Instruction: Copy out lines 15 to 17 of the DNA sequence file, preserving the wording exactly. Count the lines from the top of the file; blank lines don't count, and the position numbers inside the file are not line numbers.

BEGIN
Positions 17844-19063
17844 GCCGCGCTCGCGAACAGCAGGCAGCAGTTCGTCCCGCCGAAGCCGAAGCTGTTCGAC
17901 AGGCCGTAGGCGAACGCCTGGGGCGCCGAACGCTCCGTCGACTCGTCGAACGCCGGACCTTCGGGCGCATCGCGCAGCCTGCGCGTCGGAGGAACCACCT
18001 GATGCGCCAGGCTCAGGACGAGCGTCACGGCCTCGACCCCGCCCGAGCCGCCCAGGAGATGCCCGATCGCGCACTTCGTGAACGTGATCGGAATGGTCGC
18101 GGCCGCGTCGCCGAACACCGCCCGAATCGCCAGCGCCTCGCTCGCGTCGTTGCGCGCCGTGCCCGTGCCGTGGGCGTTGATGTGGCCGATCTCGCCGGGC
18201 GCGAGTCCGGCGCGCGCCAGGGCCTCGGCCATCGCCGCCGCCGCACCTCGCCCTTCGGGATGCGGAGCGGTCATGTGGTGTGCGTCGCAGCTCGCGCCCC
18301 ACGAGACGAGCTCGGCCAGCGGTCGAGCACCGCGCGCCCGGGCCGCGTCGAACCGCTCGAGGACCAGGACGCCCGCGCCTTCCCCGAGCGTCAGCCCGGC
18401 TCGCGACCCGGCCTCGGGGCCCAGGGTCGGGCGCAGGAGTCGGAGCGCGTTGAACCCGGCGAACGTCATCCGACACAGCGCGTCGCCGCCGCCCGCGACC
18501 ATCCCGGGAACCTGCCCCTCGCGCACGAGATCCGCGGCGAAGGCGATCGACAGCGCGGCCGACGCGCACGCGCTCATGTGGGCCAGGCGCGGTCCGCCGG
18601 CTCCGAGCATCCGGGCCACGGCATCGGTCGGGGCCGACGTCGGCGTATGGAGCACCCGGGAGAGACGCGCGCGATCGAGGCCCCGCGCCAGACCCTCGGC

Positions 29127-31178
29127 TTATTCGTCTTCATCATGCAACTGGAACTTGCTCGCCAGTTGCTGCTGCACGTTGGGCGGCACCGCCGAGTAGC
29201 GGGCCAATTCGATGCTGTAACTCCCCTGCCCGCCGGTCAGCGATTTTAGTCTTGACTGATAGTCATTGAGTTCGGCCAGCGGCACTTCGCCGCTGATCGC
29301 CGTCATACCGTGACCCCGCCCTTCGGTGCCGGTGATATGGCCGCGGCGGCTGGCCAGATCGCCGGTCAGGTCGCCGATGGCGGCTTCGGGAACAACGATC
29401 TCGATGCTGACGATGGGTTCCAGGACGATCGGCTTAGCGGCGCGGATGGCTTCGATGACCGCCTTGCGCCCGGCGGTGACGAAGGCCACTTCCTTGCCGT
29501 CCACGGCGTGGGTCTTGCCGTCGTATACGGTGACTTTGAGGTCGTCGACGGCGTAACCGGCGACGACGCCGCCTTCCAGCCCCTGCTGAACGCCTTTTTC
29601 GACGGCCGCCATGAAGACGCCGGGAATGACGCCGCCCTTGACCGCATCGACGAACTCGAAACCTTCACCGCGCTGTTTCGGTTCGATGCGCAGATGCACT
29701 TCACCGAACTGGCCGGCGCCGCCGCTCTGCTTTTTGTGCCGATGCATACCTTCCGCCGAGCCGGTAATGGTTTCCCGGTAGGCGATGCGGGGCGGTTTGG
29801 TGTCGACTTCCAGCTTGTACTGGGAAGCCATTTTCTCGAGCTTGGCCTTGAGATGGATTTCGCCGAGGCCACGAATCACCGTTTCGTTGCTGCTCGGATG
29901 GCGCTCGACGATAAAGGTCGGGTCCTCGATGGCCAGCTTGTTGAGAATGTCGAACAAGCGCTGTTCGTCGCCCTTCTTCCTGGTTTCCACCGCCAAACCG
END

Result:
29401 TCGATGCTGACGATGGGTTCCAGGACGATCGGCTTAGCGGCGCGGATGGCTTCGATGACCGCCTTGCGCCCGGCGGTGACGAAGGCCACTTCCTTGCCGT
29501 CCACGGCGTGGGTCTTGCCGTCGTATACGGTGACTTTGAGGTCGTCGACGGCGTAACCGGCGACGACGCCGCCTTCCAGCCCCTGCTGAACGCCTTTTTC
29601 GACGGCCGCCATGAAGACGCCGGGAATGACGCCGCCCTTGACCGCATCGACGAACTCGAAACCTTCACCGCGCTGTTTCGGTTCGATGCGCAGATGCACT